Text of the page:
Implementation of a Pilot Study to Analyze Circulating Tumor DNA in Early-Stage Lung Cancer
Introduction: Liquid biopsies based on plasma circulating tumour deoxyribonucleic acid (ctDNA) have shown promise in monitoring lung cancer evolution. The expression of ctDNA across time, its relationship with clinicopathological parameters and its association with lung cancer progression through imaging allow us to weigh how useful ctDNA could be in monitoring surgically resectable lung cancer. The aim of this study was to assess the impact of ctDNA analysis implementation in early-stage lung cancer.
Methods: A cohort of 47 patients was sequentially recruited. Only 34 patients with early-stage lung cancer were included. All patients had a tissue specimen and five blood samples drawn: at the preoperative stage, from the pulmonary vein, at surgical discharge, at the first follow-up and at the last follow-up. All blood samples were evaluated for ctDNA expression.
Results: On average, the maximum yield of ctDNA was obtained in liquid biopsies at the surgical discharge of patients when compared with PO, PV, and F1 (p < 0.0001, p < 0.0001, p < 0.0001 respectively). No statistically significant differences were found when comparing the last follow-up to surgical discharge ctDNA expression (p = 0.851). The correlation between ctDNA concentration according to five-time points and the four clinicopathological characteristics showed that patients younger than 70 years had a statistically significant reduction of the concentration of ctDNA at the preoperative and surgical discharge time point [β = -16 734 (-27 707; - 5760); p = 0.003; β = -21 785 (-38 447; -5123); p = 0.010], as opposed to an increase of the concentration of ctDNA at the pulmonary vein and last follow-up time points [β = 8369 (0.359; 16 378); p = 0.041; β = 34 402 (12 549; 56 254); p = 0.002] all with a confidence level of 95%. In the cases where actionable mutations were identified in tissue biopsies, the expected mutation was found in five out of six patients plasma samples at the pre-operatory time point and in two out of six patients plasma samples at the pulmonary vein time point. Two out of six patients with actionable mutations had disease progression.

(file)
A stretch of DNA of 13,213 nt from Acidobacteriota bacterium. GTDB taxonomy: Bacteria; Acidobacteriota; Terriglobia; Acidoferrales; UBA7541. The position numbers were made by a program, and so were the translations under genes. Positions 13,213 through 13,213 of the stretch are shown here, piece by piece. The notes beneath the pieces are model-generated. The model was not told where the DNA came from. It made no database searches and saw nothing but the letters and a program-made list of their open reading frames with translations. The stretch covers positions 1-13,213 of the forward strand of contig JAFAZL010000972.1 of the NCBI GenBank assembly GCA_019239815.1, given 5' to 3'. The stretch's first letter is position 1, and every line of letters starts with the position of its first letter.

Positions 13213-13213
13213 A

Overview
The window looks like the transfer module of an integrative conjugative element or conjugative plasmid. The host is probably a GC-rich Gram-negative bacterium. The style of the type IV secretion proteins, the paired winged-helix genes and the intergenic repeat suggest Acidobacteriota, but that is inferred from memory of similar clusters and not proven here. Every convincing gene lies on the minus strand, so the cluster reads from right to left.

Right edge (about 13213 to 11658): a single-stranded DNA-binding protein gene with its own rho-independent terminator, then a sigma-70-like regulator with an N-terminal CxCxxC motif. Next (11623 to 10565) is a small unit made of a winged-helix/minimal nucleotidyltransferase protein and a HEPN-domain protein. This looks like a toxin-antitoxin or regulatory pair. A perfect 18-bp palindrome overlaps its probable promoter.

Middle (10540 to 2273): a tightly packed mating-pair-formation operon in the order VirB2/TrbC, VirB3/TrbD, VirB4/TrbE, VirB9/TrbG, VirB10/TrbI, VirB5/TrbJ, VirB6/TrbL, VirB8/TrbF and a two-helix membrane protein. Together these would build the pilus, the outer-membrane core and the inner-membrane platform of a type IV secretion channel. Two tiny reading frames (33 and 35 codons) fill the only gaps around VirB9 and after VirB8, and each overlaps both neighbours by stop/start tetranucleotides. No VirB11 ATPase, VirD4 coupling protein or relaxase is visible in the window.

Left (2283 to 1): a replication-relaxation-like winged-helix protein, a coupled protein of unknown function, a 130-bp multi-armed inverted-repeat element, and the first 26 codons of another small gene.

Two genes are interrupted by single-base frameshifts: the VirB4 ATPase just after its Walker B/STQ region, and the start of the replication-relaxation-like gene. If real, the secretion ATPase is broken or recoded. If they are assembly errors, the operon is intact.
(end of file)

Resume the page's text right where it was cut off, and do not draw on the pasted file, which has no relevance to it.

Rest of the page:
Conclusion: The results of this pilot study suggest that the maximum yield of ctDNA is obtained at the surgical discharge of the patients and that the pre-operatory timepoint is the one offering the highest sensitivity for the detection of actionable mutations in ctDNA in early-stage lung cancer.
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